Impact of early gut microflora colonization on behaviour in pigs: Investigating the microbiota-gut-brain axis
In nature, pigs have a varied diet and are exposed to many different bacteria from early life. This results in a large variety in their gut microbiota. In a farm setting, pigs are fed standard diet and live in a "clean" environment, which leads to less variety as well as an altered balance between different types of bacteria in the gut microbiota. A more mature microbiota accelerates intestinal maturation, thereby reducing post-weaning enteric health problems in piglets.
The aim of this project is to identify strategies that will stimulate early explorative sampling of food items in piglets and thereby initiate early maturation of the gut and the gut microbiota.
Diet ingredient composition will have an impact on the gut and its' microbiome composition. To study the impact of early feed ingestion we will give piglets an oral supplement of pre- or probiotics. Our working hypothesis is that intestinal microbiota colonization pattern exerts long-term effects on intestinal homeostasis with impact on behaviour through the microbiota-gut-brain axis. We will investigate this by documenting of the gut microbiome, cognitive tests and observations of growth, health and behaviour. In a parallel study we will also investigate the relationship between gut microbiota and tail biting behaviour. Reducing piglet diarrhoea and tail biting will not only improve pig welfare, but will contribute to a reduction in the use of antibiotics. This project is financed by Formas and is a part of Centre of Excellence in Animal Welfare Science.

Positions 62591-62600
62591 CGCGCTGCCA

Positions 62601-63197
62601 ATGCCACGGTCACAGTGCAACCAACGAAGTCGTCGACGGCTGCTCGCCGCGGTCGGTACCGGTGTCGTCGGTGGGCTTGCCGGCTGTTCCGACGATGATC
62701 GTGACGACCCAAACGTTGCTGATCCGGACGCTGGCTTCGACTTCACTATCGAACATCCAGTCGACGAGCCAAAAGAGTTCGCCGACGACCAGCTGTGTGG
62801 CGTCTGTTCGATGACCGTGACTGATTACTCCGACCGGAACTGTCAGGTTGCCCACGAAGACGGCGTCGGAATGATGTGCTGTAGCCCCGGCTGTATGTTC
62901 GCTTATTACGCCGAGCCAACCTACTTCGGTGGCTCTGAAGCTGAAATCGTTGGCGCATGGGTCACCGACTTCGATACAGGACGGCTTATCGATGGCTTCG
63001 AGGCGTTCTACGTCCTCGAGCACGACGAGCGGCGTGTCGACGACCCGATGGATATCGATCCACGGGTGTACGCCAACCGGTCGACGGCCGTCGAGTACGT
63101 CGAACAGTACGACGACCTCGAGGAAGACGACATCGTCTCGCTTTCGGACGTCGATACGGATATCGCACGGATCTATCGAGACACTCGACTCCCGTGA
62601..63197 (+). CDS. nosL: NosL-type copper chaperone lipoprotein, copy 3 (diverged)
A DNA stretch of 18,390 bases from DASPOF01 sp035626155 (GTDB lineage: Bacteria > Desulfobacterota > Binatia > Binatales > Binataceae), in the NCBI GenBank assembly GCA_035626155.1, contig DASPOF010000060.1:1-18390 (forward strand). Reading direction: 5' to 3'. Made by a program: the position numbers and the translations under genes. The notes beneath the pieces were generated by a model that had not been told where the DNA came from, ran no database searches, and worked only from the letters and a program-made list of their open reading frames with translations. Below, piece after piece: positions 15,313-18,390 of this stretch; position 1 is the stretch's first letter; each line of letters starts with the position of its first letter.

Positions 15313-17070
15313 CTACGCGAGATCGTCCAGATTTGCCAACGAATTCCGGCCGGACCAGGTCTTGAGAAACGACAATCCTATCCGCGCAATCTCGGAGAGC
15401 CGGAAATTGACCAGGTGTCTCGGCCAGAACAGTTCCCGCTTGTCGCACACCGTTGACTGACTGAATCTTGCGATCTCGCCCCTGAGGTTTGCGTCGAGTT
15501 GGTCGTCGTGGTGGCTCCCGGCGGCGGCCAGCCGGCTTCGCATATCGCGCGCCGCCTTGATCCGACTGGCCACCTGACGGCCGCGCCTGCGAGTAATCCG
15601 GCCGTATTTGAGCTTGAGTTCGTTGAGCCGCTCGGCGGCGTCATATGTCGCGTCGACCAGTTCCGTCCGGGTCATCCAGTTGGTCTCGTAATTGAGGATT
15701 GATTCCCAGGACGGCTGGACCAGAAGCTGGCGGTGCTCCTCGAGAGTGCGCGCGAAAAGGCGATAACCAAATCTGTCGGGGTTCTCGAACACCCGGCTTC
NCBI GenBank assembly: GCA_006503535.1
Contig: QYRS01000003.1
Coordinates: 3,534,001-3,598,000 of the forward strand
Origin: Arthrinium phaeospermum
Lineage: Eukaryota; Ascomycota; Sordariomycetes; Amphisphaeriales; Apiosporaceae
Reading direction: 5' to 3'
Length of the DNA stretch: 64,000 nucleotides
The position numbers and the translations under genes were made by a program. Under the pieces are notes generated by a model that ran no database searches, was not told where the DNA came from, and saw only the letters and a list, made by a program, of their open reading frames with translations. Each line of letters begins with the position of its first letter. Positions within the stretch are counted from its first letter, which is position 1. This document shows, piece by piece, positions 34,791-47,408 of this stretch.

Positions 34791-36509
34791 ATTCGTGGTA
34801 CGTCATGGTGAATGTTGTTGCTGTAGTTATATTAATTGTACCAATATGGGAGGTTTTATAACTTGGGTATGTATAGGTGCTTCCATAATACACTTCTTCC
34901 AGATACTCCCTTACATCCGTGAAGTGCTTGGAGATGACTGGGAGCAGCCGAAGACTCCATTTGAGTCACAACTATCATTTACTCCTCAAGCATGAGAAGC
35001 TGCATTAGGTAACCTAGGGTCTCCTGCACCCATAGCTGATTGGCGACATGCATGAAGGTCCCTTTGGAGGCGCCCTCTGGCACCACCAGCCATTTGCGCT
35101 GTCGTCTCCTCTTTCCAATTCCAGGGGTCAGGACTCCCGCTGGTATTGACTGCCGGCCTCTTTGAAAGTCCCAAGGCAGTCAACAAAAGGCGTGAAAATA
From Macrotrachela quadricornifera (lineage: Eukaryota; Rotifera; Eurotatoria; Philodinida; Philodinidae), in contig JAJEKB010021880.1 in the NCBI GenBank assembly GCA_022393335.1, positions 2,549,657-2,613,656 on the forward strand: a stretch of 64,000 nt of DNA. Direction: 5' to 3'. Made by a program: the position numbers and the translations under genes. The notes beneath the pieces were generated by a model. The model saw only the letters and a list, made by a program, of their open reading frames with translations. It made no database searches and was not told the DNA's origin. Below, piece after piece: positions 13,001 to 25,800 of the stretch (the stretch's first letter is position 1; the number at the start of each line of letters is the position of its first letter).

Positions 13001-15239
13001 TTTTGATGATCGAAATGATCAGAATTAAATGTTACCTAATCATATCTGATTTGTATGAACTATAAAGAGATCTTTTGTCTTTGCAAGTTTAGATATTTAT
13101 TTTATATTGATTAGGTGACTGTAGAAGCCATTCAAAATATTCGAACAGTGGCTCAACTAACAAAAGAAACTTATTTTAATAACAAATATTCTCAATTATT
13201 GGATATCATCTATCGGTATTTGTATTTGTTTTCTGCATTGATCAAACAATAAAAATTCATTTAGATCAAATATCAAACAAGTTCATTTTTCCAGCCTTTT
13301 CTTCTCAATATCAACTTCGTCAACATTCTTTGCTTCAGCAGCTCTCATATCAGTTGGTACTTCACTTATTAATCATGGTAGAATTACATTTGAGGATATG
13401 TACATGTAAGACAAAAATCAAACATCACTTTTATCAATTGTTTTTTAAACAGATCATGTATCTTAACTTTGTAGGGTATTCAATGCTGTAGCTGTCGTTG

Contact: Else Verbeek